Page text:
MAN AS A BIOLOGICAL SPECIES

Authors
Citation
C. Ramel, MAN AS A BIOLOGICAL SPECIES, Ambio, 21(1), 1992, pp. 75-79
Citations number
12
Language
INGLESE
art.tipo
Article
Journal title
AmbioACNP
ISSN journal
0044-7447
Volume
21
Issue
1
Year of publication
1992
Pages
75 - 79
Database
ISI
SICI code
0044-7447(1992)21:1<75:MAABS>2.0.ZU;2-P
Abstract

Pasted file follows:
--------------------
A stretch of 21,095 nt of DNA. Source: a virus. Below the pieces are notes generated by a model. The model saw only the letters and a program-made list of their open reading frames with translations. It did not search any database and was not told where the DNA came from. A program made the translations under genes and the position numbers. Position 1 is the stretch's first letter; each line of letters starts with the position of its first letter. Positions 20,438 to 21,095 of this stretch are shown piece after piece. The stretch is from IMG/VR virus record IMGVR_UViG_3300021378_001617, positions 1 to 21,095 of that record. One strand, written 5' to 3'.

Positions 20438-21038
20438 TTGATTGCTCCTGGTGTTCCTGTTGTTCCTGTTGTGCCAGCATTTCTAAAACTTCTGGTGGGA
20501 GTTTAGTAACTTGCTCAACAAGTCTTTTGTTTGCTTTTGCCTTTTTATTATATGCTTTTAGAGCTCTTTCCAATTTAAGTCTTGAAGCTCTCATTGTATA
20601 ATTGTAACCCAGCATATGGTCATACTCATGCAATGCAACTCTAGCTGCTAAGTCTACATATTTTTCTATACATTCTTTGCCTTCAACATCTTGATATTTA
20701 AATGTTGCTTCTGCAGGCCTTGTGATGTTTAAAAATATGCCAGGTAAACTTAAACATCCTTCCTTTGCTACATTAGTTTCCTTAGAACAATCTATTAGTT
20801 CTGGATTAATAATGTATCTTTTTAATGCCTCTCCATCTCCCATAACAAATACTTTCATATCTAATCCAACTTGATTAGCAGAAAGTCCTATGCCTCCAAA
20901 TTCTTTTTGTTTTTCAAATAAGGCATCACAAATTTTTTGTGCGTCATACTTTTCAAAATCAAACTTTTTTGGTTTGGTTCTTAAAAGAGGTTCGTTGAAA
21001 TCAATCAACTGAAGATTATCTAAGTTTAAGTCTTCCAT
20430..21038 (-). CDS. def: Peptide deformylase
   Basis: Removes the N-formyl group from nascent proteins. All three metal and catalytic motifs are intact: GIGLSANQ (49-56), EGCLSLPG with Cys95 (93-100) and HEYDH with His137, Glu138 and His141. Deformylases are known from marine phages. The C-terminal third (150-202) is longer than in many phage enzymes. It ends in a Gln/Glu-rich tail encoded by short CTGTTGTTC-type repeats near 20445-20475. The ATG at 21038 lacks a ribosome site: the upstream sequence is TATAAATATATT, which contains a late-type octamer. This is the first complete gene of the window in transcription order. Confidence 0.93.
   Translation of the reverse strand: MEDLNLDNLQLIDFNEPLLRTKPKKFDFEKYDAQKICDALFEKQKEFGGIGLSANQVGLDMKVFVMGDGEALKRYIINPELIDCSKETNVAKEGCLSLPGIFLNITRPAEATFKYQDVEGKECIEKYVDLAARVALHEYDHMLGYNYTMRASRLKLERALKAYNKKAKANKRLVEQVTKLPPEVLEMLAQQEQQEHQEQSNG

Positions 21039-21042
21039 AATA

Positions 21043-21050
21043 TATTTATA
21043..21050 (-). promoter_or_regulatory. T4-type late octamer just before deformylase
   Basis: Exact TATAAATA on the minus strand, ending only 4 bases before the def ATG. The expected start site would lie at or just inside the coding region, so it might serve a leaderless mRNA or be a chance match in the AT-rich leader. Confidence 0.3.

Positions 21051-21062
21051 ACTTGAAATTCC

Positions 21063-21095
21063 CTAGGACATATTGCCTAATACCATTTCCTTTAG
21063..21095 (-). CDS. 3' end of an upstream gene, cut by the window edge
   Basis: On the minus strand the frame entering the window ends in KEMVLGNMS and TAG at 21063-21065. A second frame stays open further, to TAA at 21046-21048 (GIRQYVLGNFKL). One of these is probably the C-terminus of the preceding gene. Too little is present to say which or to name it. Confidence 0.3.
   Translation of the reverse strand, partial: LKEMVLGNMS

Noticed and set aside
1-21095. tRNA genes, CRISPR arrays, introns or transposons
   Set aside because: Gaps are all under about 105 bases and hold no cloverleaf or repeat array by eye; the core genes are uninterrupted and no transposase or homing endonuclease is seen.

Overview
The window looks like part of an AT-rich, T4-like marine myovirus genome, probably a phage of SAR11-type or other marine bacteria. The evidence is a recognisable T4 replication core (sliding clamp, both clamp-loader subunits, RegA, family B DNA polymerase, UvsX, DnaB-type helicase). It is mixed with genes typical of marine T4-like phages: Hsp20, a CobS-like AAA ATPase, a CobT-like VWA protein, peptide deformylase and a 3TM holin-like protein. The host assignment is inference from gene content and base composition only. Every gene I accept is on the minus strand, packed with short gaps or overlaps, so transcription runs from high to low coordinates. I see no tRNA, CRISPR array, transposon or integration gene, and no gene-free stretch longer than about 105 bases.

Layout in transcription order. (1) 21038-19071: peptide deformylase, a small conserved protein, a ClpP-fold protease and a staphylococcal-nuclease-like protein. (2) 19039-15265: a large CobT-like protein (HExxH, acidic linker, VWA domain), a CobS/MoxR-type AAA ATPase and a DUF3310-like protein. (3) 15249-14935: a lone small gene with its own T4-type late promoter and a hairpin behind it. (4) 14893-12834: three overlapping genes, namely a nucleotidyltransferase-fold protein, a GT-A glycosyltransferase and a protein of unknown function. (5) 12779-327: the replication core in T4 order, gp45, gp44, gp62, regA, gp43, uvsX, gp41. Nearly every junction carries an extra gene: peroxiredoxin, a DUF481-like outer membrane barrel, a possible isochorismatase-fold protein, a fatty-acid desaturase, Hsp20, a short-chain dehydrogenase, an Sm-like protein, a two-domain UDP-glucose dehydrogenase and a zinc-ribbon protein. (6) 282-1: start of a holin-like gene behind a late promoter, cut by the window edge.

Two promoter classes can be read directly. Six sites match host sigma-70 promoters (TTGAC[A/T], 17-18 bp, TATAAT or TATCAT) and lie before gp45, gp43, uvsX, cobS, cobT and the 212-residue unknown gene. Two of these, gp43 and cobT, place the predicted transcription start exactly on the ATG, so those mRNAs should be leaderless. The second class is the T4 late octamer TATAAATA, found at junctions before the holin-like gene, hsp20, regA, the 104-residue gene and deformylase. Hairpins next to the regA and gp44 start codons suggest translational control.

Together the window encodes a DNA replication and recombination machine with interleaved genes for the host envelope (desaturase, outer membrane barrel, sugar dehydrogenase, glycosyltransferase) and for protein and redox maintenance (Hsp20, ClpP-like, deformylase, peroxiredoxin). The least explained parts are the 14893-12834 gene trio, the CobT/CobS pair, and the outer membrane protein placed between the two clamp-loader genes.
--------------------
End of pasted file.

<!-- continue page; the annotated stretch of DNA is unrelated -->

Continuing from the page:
The environmental problems of today can essentially be seen as a conse quence of the biological success of the human species, the dominating role of man over various ecosystems and his ability to overcome biolog ical control mechanisms. What is the biological background of this hum an prosperity? Evidently, the most significant evolutionary feature of mankind is the development of the brain. All evolution is based on th e transfer of altered information from one generation to the next. For every plant and animal species, except the human species, evolution i s based on the transmission of altered genetic information through mut ations. This, however, is a slow and impractical process, where almost all changes constitute useless mistakes. Man has succeeded to by-pass this time consuming evolutionary process by a different kind of evolu tion; cultural evolution. Acquired experiences can be transmitted oral ly or in writing from one generation to the next-an evolutionary syste m infinitely faster, more selective and more efficient than the geneti c evolution. The spectacular human development over the last ten thous and years can be entirely ascribed to a cultural and not a genetic evo lution. The storage and transmission of information has gone through d ramatic development that has resulted in practically unlimited possibi lities to store and sort information by means of computer techniques. The accumulation of scientific information in life sciences has enable d man to learn enough about genetics to manipulate himself with geneti c information. The horizontal spread of information through mass media may accelerate the cultural evolution, but it also implies a loss of cultural diversity. The ability to overcome biological control mechani sms has caused decreased mortality without a corresponding decrease in fertility, resulting in human population crises and unsustainable use of natural resources. This development has caused a drastic decrease in global biodiversity through human interference with natural ecosyst ems.